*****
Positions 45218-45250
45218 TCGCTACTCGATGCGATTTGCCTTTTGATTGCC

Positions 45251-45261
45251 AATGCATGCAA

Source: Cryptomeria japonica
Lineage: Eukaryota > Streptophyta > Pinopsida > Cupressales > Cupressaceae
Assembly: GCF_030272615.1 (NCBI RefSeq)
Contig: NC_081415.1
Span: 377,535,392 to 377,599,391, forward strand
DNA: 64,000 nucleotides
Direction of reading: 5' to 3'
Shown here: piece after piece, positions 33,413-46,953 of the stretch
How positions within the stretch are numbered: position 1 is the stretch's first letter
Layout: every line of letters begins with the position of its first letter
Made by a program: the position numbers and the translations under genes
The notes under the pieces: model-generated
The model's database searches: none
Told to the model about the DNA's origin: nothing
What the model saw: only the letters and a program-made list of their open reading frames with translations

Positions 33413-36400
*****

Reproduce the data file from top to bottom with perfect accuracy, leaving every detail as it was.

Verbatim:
Positions 45218-45250
45218 TCGCTACTCGATGCGATTTGCCTTTTGATTGCC

Positions 45251-45261
45251 AATGCATGCAA

Source: Cryptomeria japonica
Lineage: Eukaryota > Streptophyta > Pinopsida > Cupressales > Cupressaceae
Assembly: GCF_030272615.1 (NCBI RefSeq)
Contig: NC_081415.1
Span: 377,535,392 to 377,599,391, forward strand
DNA: 64,000 nucleotides
Direction of reading: 5' to 3'
Shown here: piece after piece, positions 33,413-46,953 of the stretch
How positions within the stretch are numbered: position 1 is the stretch's first letter
Layout: every line of letters begins with the position of its first letter
Made by a program: the position numbers and the translations under genes
The notes under the pieces: model-generated
The model's database searches: none
Told to the model about the DNA's origin: nothing
What the model saw: only the letters and a program-made list of their open reading frames with translations

Positions 33413-36400